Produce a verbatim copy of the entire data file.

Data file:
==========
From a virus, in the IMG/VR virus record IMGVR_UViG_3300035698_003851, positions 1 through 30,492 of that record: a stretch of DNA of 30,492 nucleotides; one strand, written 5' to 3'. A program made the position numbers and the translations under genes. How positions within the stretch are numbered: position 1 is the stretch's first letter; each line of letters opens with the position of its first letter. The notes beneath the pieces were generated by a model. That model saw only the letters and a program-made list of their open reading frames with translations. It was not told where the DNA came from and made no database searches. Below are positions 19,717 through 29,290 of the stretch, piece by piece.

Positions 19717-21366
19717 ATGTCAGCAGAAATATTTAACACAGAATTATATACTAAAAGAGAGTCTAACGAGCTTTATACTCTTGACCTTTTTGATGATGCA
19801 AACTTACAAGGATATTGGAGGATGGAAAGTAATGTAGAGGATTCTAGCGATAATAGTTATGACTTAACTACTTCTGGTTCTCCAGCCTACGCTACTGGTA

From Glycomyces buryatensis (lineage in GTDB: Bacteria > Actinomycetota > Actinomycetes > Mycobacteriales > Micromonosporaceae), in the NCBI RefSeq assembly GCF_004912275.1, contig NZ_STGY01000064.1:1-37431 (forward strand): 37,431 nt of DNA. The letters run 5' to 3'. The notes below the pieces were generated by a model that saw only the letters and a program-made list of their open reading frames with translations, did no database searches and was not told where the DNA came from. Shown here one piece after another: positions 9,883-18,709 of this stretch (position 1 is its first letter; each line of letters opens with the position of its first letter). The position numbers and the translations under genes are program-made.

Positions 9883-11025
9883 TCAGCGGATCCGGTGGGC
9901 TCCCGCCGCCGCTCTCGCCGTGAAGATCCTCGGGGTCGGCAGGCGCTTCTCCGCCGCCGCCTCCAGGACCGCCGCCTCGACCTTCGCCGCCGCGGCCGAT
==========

From a virus, in the IMG/VR virus record IMGVR_UViG_3300035698_003851, positions 1 through 30,492 of that record: a stretch of DNA of 30,492 nucleotides; one strand, written 5' to 3'. A program made the position numbers and the translations under genes. How positions within the stretch are numbered: position 1 is the stretch's first letter; each line of letters opens with the position of its first letter. The notes beneath the pieces were generated by a model. That model saw only the letters and a program-made list of their open reading frames with translations. It was not told where the DNA came from and made no database searches. Below are positions 19,717 through 29,290 of the stretch, piece by piece.

Positions 19717-21366
19717 ATGTCAGCAGAAATATTTAACACAGAATTATATACTAAAAGAGAGTCTAACGAGCTTTATACTCTTGACCTTTTTGATGATGCA
19801 AACTTACAAGGATATTGGAGGATGGAAAGTAATGTAGAGGATTCTAGCGATAATAGTTATGACTTAACTACTTCTGGTTCTCCAGCCTACGCTACTGGTA

From Glycomyces buryatensis (lineage in GTDB: Bacteria > Actinomycetota > Actinomycetes > Mycobacteriales > Micromonosporaceae), in the NCBI RefSeq assembly GCF_004912275.1, contig NZ_STGY01000064.1:1-37431 (forward strand): 37,431 nt of DNA. The letters run 5' to 3'. The notes below the pieces were generated by a model that saw only the letters and a program-made list of their open reading frames with translations, did no database searches and was not told where the DNA came from. Shown here one piece after another: positions 9,883-18,709 of this stretch (position 1 is its first letter; each line of letters opens with the position of its first letter). The position numbers and the translations under genes are program-made.

Positions 9883-11025
9883 TCAGCGGATCCGGTGGGC
9901 TCCCGCCGCCGCTCTCGCCGTGAAGATCCTCGGGGTCGGCAGGCGCTTCTCCGCCGCCGCCTCCAGGACCGCCGCCTCGACCTTCGCCGCCGCGGCCGAT